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I have 2 users in my debian server, gooduser and root.

Command my_cmd prompts for a password (it connects to a ssh server).

When I execute my_cmd as gooduser, everything works as expected:

gooduser@debian:/mydir$ my_cmd
someone@192.168.2.122's password: 
Permission denied, please try again.
someone@192.168.2.122's password: 
Permission denied, please try again.
someone@192.168.2.122's password: 
Permission denied (publickey,password).
fatal: The remote end hung up unexpectedly
gooduser@debian:/mydir$

Above, I have ignored the password prompts by pressing enter three times. Why, I will tell you soon.

When I am logged in as root, however, I try to execute my_cmd as user gooduser (I have to, so that any files that are created will be owned by myuser). However, it doesn't prompt me for a password, not even once, and it works as if I had pressed enter 3 times, except I didn't (the "Permission denied" messages are the same as above):

root@debian:/mydir# su - gooduser -c "cd $PWD; my_cmd"
Permission denied, please try again.
Permission denied, please try again.
Permission denied (publickey,password).
fatal: The remote end hung up unexpectedly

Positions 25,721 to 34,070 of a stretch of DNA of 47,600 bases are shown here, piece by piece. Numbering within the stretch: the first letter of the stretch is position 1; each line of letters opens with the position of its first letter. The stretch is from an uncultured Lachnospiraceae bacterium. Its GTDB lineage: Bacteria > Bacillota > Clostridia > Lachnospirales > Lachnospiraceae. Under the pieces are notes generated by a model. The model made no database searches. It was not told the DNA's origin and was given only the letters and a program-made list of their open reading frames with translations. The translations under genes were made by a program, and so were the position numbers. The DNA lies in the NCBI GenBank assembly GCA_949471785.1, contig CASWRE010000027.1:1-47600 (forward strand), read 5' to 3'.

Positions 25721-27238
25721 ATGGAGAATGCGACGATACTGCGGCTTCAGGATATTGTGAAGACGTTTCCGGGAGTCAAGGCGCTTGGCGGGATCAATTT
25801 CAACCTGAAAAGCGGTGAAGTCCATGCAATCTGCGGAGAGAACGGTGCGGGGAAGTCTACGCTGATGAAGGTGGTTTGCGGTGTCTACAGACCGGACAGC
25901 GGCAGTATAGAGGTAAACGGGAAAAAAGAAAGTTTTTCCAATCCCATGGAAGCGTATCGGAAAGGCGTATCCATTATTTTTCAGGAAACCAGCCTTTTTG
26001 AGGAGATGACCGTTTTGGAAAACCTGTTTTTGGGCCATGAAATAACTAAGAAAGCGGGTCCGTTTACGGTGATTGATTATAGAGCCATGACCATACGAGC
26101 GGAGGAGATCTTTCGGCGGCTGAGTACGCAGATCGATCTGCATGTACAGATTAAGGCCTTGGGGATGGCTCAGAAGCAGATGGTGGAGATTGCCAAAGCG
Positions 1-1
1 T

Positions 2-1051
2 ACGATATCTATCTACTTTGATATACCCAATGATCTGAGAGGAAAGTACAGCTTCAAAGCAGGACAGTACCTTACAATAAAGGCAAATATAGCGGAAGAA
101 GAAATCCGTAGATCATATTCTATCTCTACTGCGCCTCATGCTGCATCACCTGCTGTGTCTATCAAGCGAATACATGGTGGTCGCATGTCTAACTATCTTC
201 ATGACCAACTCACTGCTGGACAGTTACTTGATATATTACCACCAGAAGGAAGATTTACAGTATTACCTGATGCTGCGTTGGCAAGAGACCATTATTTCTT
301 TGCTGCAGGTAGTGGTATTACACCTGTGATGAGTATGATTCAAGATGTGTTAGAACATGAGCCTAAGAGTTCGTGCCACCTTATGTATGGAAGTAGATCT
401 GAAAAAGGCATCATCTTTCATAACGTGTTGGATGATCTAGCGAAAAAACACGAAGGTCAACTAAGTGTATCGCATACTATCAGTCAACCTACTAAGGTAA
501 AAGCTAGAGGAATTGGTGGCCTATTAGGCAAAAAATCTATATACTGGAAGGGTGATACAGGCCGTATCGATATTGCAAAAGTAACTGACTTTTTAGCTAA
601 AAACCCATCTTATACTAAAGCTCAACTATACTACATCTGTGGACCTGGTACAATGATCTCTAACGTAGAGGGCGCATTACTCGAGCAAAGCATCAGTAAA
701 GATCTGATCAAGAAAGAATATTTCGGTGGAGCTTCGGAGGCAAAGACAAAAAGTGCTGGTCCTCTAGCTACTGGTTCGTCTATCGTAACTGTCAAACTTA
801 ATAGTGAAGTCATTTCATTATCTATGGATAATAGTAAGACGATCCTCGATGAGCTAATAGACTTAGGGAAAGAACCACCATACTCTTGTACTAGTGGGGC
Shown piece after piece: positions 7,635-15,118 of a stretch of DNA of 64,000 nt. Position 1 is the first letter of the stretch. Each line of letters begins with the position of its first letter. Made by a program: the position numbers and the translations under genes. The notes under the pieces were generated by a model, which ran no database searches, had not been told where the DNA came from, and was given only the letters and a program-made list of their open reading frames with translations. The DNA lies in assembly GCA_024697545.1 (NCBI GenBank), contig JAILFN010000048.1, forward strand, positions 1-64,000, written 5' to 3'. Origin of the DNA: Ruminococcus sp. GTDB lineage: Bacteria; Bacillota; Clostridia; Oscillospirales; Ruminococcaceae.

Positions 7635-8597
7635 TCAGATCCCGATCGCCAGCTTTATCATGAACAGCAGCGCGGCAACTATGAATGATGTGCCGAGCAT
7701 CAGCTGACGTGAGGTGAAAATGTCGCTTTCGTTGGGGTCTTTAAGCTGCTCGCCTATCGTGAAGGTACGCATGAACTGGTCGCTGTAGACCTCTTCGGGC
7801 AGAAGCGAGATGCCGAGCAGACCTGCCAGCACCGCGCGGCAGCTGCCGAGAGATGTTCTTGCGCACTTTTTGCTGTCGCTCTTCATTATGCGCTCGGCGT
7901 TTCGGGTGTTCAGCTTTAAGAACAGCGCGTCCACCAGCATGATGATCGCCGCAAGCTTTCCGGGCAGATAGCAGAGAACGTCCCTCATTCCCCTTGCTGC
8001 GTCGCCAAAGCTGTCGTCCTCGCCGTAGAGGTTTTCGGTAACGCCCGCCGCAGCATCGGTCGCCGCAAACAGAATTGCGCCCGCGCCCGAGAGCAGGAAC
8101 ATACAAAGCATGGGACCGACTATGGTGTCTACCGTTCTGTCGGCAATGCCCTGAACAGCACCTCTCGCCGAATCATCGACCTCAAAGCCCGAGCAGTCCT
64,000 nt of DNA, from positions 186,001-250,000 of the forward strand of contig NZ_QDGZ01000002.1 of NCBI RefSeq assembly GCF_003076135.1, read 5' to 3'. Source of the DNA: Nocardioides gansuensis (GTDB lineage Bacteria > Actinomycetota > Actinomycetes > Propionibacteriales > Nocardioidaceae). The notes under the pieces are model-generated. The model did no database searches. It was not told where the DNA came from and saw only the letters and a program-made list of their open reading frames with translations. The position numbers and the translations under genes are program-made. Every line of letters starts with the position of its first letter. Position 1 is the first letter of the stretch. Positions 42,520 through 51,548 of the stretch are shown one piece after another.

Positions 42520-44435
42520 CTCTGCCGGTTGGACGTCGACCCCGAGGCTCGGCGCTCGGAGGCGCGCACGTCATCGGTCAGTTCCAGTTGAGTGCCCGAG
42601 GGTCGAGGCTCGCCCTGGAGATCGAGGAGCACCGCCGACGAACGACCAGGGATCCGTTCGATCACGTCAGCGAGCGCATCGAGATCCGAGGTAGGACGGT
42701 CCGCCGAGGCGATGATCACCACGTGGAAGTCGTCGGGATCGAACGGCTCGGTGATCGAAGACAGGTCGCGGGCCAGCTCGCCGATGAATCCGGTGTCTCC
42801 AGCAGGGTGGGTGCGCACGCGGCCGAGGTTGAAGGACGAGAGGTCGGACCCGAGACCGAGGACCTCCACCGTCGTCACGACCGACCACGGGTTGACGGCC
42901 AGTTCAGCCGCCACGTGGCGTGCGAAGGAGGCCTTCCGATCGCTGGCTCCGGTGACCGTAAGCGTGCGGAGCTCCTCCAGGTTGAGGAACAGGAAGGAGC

root@debian:/mydir#

Why does this happen? Why does su ignore the password prompts? Or, more precisely, why does it seem to press enter on my behalf? More importantly, how can I solve this?

(I know I could configure ssh keys for passwordless login and maybe that's what I'll end up doing, but I would like to know what is the deeper issue here).

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what is $PWD at the time of execution as root? does gooduser have access to that path? –  Frank Thomas Nov 13 '12 at 21:01
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2 Answers

ssh tries to open /dev/tty to get the password, but the system doesn't allow a user other than the one currently logged in on the terminal to do that. Because of this ssh can't read the password.

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Why is that, I can run this with standard prompt su - test -c "ssh test" ? –  week Nov 13 '12 at 21:10
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I ended up using sudo:

sudo -i -u gooduser -H bash -c "cd $PWD; my_cmd"

Using this command, I was prompted for my password as expected. -i was necessary so that $PATH was set up correctly, otherwise my command failed.

As for why su fails, I still don't know. Using su did work in Ubuntu 12.04, but it didn't work in Debian (thus my question), so I'm not sure that qqx's explanation applies.

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